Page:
And for the first time ever a complete random guy from nowhere with zero code skill have been able to put together the most advanced pet nutrition manager for people in a “little time” and completely by his own

This is where coda should go in my opinion, this is the real revolution, empower first people, then companies

In any case, also like it is now, and also if coda will become mainly a business organizer connector/platform i will always use it and love it

I just wanted to say my thoughts about coda future, and try to pull it in the people life side
Thanks for reading this long post, have a nice making everyone :blue_heart:

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Hello Mario,

Thank you for sharing your thoughts. Let me assure you I am already convinced about the advantages of Coda. There are so many things that work so well, but no matter how nice the Codans are, I am sure they have to pay their mortgages and buy their groceries - and the money has to come from somewhere. I am perfectly happy if a bunch of users can live with the limitations of the free version or the lower priced plans, but I think those plans are supported by the higher priced plans. And for people to be willing to pay for software, the software has to grow with their needs.

My project is for a very low profit business and we are still willing to pay, but we don’t want to invest a lot of time to find out we are going to run into to many limitations. 10K Rows seems like a lot or rows for a to do list or a household budget, but for a lot of professional projects you will reach this kind of rows in a hurry. From what I understand Coda is at this point not really designed to handle that, even though thing like grouping and extensive filtering seem to be made for handling larger arrays of data - and that is exactly what power users want to do. Fine if you don’t need it, but great if it is possible, in particular with the easy one can build apps with Coda.

There are work-arounds and you can split tables into smaller tables or export data, but that requires a lot of extra work and personally, I hate work-arounds, because they take a lot of time to solve simple problems, eventually they tend to break and they are cumbersome to maintain.

As the platform becomes more mature, some of my issues will be solved. I hope that posting about the bottlenecks we encounter will help get these bottlenecks on the list. A lot of things I ran into were possible from the start (but I didn’t know how to handle it), quite a few new things have been implemented in the last couple of months, there are some undocumented functions that address some issues that I have had from the start (like displaying European times and dates).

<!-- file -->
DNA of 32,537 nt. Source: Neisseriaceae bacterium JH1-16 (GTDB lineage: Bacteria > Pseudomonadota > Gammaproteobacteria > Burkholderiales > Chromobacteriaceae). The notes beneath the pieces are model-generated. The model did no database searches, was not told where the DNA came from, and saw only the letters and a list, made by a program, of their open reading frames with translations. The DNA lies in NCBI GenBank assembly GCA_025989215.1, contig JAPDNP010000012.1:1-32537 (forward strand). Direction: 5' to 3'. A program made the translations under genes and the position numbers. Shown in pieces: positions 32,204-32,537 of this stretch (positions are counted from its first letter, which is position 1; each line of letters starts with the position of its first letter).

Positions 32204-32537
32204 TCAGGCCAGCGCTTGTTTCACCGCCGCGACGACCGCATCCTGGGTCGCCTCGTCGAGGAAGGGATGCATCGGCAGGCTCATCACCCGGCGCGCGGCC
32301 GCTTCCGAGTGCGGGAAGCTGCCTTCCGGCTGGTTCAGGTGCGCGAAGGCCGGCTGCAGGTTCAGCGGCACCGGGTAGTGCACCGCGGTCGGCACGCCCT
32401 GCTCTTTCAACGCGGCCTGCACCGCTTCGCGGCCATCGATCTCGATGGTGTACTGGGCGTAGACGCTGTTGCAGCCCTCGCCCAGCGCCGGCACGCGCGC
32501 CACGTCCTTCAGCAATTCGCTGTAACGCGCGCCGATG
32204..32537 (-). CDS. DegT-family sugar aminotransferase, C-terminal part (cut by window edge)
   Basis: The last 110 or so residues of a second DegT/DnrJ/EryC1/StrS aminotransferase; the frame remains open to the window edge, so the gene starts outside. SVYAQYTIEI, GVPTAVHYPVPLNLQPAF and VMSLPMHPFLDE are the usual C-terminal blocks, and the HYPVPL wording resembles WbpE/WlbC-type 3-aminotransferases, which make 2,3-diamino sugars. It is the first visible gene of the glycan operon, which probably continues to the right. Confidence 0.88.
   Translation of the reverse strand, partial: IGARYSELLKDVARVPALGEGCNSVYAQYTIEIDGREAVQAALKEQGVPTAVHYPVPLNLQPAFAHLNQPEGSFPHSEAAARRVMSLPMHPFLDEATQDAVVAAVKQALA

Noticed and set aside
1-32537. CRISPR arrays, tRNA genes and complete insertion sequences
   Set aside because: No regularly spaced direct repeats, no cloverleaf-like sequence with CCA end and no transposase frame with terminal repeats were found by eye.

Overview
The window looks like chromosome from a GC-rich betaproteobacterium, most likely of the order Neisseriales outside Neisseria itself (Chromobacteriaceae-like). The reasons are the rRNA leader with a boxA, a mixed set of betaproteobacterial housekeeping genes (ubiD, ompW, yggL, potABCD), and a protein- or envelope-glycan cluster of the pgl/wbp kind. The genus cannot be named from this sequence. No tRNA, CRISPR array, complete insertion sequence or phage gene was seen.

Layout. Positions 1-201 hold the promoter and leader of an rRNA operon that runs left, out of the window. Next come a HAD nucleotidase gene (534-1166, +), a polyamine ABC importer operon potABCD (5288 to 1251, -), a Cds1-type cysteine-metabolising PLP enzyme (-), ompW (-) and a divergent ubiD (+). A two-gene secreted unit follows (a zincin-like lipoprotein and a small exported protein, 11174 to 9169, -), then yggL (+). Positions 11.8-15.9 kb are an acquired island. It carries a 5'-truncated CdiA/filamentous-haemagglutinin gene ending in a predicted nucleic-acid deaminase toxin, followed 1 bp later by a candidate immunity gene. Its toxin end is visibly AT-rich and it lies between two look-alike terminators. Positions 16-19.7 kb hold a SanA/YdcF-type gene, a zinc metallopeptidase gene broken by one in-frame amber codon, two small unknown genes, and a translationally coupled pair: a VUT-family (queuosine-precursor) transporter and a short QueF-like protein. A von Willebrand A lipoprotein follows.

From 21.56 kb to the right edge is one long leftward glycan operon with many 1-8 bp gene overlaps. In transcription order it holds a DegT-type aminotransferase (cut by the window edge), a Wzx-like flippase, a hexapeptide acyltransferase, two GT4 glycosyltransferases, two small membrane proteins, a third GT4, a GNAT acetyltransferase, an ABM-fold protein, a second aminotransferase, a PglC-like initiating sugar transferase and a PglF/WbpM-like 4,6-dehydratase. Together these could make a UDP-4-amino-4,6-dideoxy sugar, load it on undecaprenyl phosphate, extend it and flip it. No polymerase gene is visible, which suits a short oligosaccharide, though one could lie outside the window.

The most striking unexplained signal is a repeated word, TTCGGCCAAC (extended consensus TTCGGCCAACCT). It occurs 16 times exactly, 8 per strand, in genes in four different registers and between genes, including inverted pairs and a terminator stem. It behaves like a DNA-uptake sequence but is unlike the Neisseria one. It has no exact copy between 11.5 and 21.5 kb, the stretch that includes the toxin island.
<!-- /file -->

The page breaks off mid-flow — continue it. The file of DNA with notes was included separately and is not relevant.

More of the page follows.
So I have some hope that items that more than a few users have run into will be addressed. Even if these are just the power users (at this time), everyone benefits from a better package - you don’t have to use features you don’t need.

I am surprised to see how easy it is to setup new tables and do fantastic things with the data stored in these tables. I understand it is quite a job to make the current tabels into database tables, but if I see how excel and sheets and databases are ever more different views to the same problem (storing and manipulating data), I have good hope that at some point a database will be part of Coda - I am convinced it can be done and I am convinces Coda will attract a lot more (paying) users, which is good for all of us. Same for protecting data of sheets - it is already part of Coda, adding a few more options to the locking scheme (like an extra option that says: can/can’t delete rows) will take some effort, but it is probably not rocket science.
So as long as I see that Coda is being developed, I will post the things I run into in the hope some of it will be picked up.
I have read about some people building cross doc solutions to solve some issues, but from what I have tried myself, that is not a long term solution. People are doing it because they like Coda so much (same for me), but it is not the real answer.
Having said all that, I repeat that I really like Coda, I will use it to the limit and I hope it will keep on getting better and better.
Greetings,
Joost